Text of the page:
Chinese President Xi Jinping Keith Tsuji/Getty Images

Missing the Forest for the Xi

For the past month, Western commentators have been wringing their hands over Chinese President Xi Jinping's strengthening hold on power, which contradicts the long-held assumption that China would eventually embrace Western democracy. But just as China's economic-development model has proven the West wrong, so, too, might its political model.

LONDON – In recent weeks, Western media commentators have focused extensively on the Communist Party of China’s (CPC) decision to abolish presidential term limits, which will allow Xi Jinping to remain in power indefinitely. Unsurprisingly, they have generally responded to the news with disappointment and skepticism about the Chinese political model. What is surprising, though, is the claim that China is reneging on some implicit promise to become more like the West.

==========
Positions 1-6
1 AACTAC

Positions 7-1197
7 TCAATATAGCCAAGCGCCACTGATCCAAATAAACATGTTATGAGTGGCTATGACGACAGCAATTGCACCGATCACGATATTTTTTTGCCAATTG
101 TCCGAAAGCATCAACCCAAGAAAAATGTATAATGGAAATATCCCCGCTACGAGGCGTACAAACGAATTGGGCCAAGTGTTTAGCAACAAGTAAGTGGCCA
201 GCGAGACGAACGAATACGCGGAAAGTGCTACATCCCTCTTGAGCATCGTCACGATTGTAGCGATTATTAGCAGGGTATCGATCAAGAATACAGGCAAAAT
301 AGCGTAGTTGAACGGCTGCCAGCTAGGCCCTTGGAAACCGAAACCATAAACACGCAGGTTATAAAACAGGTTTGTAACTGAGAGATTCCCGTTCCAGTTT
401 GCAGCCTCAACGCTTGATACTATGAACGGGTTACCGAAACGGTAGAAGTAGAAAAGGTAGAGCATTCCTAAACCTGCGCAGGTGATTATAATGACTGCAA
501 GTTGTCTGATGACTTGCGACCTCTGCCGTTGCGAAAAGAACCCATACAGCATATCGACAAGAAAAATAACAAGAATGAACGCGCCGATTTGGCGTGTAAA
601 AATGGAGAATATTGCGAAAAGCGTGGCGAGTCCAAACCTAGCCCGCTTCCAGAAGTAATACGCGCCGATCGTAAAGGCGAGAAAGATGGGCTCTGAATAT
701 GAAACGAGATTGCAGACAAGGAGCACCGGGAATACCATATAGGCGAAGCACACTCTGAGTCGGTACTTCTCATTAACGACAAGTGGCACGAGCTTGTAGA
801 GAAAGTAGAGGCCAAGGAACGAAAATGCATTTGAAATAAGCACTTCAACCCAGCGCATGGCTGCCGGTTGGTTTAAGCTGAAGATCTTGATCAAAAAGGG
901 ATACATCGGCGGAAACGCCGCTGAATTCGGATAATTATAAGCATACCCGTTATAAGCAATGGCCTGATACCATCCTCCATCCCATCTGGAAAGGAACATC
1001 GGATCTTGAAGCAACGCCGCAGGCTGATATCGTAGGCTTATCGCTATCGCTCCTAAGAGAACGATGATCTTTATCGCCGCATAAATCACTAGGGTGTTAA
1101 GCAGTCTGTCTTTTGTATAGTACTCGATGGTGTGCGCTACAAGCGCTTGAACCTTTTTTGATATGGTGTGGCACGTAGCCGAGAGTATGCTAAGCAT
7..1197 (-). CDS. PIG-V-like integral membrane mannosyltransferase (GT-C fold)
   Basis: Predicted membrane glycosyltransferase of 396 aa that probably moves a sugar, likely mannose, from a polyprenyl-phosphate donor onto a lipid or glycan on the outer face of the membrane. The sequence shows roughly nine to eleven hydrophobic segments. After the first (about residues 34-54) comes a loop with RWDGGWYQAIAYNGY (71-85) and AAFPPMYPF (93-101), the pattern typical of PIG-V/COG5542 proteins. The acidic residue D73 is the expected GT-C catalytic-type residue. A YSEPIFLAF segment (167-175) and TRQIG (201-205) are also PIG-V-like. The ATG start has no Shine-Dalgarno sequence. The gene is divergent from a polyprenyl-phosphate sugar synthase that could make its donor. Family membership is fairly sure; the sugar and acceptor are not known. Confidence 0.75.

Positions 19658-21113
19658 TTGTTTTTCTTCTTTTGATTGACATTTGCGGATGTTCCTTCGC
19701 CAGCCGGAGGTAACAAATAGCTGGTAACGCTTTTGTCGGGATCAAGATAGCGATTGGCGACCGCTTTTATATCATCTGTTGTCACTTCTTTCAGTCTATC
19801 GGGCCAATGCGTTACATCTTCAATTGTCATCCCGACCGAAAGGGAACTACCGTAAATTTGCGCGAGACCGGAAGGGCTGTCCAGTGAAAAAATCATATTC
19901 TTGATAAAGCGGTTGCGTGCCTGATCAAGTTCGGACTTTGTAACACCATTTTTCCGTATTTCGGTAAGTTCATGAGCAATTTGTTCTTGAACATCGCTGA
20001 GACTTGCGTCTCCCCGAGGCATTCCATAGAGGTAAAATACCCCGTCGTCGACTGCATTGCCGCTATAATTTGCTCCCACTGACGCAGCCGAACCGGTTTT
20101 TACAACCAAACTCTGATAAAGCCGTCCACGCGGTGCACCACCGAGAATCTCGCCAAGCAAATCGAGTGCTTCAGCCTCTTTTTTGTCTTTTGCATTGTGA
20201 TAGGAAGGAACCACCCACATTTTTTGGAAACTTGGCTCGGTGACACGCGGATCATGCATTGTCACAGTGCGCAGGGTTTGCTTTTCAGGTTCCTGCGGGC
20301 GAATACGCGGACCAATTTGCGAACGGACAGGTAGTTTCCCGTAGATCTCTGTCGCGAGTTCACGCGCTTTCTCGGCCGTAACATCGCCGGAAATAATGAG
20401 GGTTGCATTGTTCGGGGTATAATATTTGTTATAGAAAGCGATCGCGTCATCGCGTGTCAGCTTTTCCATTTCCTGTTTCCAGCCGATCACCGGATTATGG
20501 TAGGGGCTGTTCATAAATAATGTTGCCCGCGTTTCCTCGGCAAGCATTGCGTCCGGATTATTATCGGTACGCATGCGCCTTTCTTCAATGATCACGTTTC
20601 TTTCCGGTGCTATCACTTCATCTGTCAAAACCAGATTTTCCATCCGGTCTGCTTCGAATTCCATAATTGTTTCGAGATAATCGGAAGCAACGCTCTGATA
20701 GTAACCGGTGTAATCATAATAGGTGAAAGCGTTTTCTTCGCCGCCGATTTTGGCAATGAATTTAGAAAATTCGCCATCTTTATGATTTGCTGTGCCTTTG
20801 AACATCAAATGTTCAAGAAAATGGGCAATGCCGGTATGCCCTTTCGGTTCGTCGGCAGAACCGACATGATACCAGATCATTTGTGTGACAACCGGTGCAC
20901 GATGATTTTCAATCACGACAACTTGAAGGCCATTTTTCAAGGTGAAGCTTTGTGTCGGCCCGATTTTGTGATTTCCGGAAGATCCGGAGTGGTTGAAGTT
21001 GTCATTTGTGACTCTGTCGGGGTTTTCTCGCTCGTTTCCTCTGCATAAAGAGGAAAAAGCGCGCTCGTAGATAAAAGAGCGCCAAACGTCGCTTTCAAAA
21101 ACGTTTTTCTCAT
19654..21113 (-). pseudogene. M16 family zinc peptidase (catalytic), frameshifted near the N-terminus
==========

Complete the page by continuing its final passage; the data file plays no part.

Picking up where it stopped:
Many observers assumed that China would inevitably embrace Western-style liberal democracy. But even though I, too, was slightly taken aback by the CPC’s latest decision, I never considered that simplistic interpretation of modern-day China to be particularly sensible.

Now, let me be clear: I am not going to argue that unelected strongman leadership is superior to Western-style democracy. If I believed that Xi was preparing to rule China with an iron fist for the next 20-plus years, I would share the doubts of many other commentators.

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